Sweet Wine of Year:  Robert Weil, Rheingau (Germany) Riesling Eiswein Kiedrich Gräfenberg 2012

($365, imported by Loosen Bros. USA):  There’s no doubt that this wine qualifies as a splurge by dint of its price tag (especially in a 375ml bottle), but it provides a revelatory experience for those able to pony up for it.  Only tiny amounts of it are made, so this won’t be easy to find; if you see either the Beerenauslese or Trockenbeerenauslese bottlings from this house and vineyard from 2011, 2012 or 2013, don’t hesitate to snap those up, as they are flat-out amazing wines as well, albeit in a different style.  The BA and TBA wines from Weil are spectacularly layered and complex, whereas this Eiswein is all about purity.  That may seem a little surprising, given that the wine is extremely rich, and our tendency is to associate succulence with sin rather than purity.  However, the fabulously opulent fruit (recalling baked apples and the best peach you ever ate in your life) is interlaced with such wonderfully energetic acidity that the overall sensation is one of striking crystalline clarity.  The balance is perfect and the finish is seemingly endless.  I scored this at 98 points in February of this year, and if I missed the mark on that, I missed on the low side.  Even better news:  All the Robert Weil wines are impeccable, and that goes for ones like the dry-style Rheingau Riesling Trocken, generally priced in the high-teens.

Stalwart Producer:  Penfolds

Sadly, Australian wine continues to struggle under the cloud of Yellow Tail, which has undermined the quality reputation of the whole country’s wine industry (at least among the impressionable and inexperienced…which constitutes the majority of America’s wine consuming public).  Thankfully, hope springs eternal on account of producers like Penfolds.  Under the winemaking leadership of Peter Gago, this country makes terrific wines at ever price level every single year, ranging from affordable lines like Koonunga Hill ($12 or less) to Grange, which is undoubtedly the single best wine of the entire southern hemisphere. 

Fine wine drinkers should target the "Penfolds Collection" (a.k.a the “Bin Series” wines) and higher-end bottlings, which aren’t all expensive, but are all superb examples of their type.  On the more affordable end of the spectrum, Shiraz “Bin 28” South Australia 2012 checks in at 92 points and is a steal for $30.  Riesling “Bin 51” Eden Valley costs a little more at $40 but scored 93 for now--with at least a decade of improvement ahead of it.  Both Cabernet Sauvignon “Bin 407” 2012 (93) and Cabernet / Shiraz “Bin 389” (93) are more expensive than in decades past at $69 suggested retail pricing, but both now show even more concentration and age-worthiness than in earlier years.  At the higher end, Shiraz “St. Henri” South Australia 2011 (94) is the most approachable of Penfolds’ big-ticket red wines, and yet it never seems to dry out or tire with time in bottle, and can improve for three decades.  Which makes a retail price of $99 seem pretty reasonable.  Shiraz Magill Estate 2012 earned the same score of 94, and though it rings up for $130, it may well surpass the St. Henri if given a couple of decades to unwind all of its nascent complexities.  In this price range, Shiraz “RWT” Barossa Valley 2012 may be the best value of all at $150, earning 96 points thanks to almost unfathomable depth of flavor.  This ultra-concentrated wine has already soaked up most of its oak, and though it is phenomenally powerful, there’s nothing chunky or obvious about the wine.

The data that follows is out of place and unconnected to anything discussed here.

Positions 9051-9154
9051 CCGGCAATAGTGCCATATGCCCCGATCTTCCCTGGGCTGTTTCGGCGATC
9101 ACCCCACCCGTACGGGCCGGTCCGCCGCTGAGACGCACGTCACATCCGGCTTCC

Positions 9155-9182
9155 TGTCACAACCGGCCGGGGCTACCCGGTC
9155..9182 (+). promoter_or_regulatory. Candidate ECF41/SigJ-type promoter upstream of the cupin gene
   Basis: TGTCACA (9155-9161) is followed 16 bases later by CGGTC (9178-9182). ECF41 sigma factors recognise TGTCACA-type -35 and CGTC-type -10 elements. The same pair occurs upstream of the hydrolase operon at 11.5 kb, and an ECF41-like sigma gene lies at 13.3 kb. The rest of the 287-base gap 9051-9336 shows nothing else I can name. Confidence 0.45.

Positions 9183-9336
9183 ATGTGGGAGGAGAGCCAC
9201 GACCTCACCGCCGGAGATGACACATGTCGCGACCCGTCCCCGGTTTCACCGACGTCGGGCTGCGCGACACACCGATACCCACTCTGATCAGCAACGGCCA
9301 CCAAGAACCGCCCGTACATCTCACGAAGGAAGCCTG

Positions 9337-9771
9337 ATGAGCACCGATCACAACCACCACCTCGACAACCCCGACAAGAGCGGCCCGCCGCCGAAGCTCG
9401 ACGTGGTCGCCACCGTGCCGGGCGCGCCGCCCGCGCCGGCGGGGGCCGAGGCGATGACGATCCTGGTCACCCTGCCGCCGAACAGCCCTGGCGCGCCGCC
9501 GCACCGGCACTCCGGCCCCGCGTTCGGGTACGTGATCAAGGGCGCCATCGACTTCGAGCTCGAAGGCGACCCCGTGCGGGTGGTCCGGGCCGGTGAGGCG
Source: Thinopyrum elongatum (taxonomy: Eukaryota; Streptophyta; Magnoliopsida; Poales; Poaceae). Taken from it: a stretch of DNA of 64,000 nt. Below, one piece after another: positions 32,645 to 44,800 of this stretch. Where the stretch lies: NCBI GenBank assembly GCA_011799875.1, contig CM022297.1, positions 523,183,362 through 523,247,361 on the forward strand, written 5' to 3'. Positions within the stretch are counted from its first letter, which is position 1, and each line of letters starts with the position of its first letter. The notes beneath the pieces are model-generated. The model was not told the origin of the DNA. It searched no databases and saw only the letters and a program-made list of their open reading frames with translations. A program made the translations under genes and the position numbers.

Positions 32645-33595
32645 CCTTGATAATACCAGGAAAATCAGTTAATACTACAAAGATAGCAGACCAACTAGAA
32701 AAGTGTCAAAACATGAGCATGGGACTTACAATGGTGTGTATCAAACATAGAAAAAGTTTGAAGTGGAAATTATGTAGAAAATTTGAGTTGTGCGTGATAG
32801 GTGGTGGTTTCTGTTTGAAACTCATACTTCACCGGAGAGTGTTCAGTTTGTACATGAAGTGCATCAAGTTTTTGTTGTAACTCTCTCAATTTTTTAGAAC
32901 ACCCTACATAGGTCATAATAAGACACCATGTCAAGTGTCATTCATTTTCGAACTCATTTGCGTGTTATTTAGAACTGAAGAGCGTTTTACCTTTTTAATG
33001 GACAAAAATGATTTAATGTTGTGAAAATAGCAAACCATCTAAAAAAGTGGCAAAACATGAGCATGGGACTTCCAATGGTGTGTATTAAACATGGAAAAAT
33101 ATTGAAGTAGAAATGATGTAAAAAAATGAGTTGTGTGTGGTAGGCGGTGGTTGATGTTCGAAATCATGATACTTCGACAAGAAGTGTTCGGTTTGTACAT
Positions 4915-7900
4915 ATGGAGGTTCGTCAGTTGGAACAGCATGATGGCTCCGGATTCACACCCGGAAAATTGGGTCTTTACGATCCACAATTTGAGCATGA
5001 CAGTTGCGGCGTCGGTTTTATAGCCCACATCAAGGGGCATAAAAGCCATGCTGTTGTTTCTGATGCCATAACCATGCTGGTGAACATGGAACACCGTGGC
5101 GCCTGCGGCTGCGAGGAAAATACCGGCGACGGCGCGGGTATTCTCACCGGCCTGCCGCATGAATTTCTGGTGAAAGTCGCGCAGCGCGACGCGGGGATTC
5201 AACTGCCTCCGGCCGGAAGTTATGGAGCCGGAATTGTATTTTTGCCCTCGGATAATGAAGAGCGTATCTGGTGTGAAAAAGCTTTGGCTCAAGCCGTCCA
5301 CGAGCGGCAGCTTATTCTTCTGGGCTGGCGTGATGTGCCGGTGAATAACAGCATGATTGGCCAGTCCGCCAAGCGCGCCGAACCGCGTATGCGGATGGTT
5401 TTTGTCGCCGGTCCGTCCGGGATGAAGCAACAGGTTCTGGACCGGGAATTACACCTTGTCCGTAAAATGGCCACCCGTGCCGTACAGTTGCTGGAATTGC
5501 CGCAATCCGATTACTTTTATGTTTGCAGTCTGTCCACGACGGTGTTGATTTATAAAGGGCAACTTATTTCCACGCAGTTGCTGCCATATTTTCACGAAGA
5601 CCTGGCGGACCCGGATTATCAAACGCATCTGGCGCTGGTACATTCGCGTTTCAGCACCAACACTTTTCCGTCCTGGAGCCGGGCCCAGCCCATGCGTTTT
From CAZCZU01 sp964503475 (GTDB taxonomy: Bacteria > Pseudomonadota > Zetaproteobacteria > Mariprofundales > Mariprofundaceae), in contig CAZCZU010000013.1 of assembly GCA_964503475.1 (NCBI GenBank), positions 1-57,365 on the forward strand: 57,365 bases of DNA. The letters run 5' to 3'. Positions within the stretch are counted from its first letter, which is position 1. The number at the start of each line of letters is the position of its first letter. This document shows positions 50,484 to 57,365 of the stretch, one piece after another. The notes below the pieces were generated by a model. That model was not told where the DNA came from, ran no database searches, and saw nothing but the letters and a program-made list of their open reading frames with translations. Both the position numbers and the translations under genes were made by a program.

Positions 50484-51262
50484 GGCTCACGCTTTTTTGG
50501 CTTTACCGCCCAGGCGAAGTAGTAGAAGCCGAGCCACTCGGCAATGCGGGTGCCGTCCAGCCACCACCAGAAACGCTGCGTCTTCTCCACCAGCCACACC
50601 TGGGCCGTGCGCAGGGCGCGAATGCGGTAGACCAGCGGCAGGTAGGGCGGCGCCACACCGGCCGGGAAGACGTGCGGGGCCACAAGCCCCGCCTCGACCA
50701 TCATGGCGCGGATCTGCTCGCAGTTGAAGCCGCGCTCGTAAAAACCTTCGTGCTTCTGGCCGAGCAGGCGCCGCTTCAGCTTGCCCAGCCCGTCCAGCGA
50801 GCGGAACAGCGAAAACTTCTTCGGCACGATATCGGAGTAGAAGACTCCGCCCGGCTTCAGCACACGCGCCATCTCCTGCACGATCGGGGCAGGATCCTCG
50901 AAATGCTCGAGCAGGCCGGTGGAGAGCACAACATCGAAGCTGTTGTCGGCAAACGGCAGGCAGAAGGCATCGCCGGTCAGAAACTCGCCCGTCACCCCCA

Penfolds’ flagship white is Chardonnay “Yattarna” South Eastern Australia 2012, assembled from top sites (including cool climate ones) and showing a combination of penetrating fruit flavors, refreshing acidity, and a multiplicity of complex accents from ultra-fine oak.  It is already thrilling to taste (96) but will unquestionably improve for another two decades.  Priced at $130, it is worth every penny, and I’d trade almost any Burgundy producer’s Grand Cru Batard-Montrachet straight up to acquire this bottle.

Cabernet Sauvignon “Bin 707” South Australia 2012 (97, $350) won’t hit its apogee for at least 25 years, and though this is also true of a top wine from Pauillac in an excellent vintage, the 707 will be truly enjoyable in 5 years, whereas the Bordeaux will require 15.  At the very top end, Shiraz “Grange” South Australia 2010 ($850 suggested retail) was tied at 99 points (with Delas Hermitage “Les Bessards” 2012 as my choice for Best Red of 2015.  Grange 2010 is so dense, deep, penetrating and persistent that it almost defies comparison with any other wine.  Indeed, if it were not also so beautifully balanced and proportional, it almost wouldn’t seem like wine at all, but rather like something else entirely.  In light of the foregoing verbiage, it might seem silly to score the wine at 99, and my only defense is that this is just a nick shy of 1982 Cheval Blanc when I tasted that wine at 5 years of age in terms of sheer gorgeousness.  However, of those two wines, the Grange has more latent capacity to improve over a very long span, so we shall see.  Let’s talk again in 30 years.

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Questions or Comments?  Write to me at michael@franzwine.com